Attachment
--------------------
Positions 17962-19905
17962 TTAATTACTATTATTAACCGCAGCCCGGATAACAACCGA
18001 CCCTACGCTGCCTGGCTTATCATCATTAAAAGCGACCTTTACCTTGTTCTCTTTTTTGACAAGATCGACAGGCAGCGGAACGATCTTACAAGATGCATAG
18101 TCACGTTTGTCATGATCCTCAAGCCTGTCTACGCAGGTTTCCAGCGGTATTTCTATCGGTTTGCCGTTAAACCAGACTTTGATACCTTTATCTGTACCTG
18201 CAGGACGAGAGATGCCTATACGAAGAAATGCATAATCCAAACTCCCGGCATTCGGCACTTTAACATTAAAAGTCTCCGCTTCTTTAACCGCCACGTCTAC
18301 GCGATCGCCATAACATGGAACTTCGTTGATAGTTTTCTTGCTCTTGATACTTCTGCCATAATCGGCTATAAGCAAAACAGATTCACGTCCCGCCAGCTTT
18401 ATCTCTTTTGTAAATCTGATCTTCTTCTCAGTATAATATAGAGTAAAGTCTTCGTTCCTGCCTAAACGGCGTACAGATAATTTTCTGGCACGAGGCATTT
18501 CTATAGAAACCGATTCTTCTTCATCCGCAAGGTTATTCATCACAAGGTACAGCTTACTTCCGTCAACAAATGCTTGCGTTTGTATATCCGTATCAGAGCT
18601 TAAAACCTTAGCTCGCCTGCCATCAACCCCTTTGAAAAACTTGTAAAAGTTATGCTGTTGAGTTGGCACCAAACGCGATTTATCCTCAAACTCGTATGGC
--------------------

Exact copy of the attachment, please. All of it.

Positions 17962-19905
17962 TTAATTACTATTATTAACCGCAGCCCGGATAACAACCGA
18001 CCCTACGCTGCCTGGCTTATCATCATTAAAAGCGACCTTTACCTTGTTCTCTTTTTTGACAAGATCGACAGGCAGCGGAACGATCTTACAAGATGCATAG
18101 TCACGTTTGTCATGATCCTCAAGCCTGTCTACGCAGGTTTCCAGCGGTATTTCTATCGGTTTGCCGTTAAACCAGACTTTGATACCTTTATCTGTACCTG
18201 CAGGACGAGAGATGCCTATACGAAGAAATGCATAATCCAAACTCCCGGCATTCGGCACTTTAACATTAAAAGTCTCCGCTTCTTTAACCGCCACGTCTAC
18301 GCGATCGCCATAACATGGAACTTCGTTGATAGTTTTCTTGCTCTTGATACTTCTGCCATAATCGGCTATAAGCAAAACAGATTCACGTCCCGCCAGCTTT
18401 ATCTCTTTTGTAAATCTGATCTTCTTCTCAGTATAATATAGAGTAAAGTCTTCGTTCCTGCCTAAACGGCGTACAGATAATTTTCTGGCACGAGGCATTT
18501 CTATAGAAACCGATTCTTCTTCATCCGCAAGGTTATTCATCACAAGGTACAGCTTACTTCCGTCAACAAATGCTTGCGTTTGTATATCCGTATCAGAGCT
18601 TAAAACCTTAGCTCGCCTGCCATCAACCCCTTTGAAAAACTTGTAAAAGTTATGCTGTTGAGTTGGCACCAAACGCGATTTATCCTCAAACTCGTATGGC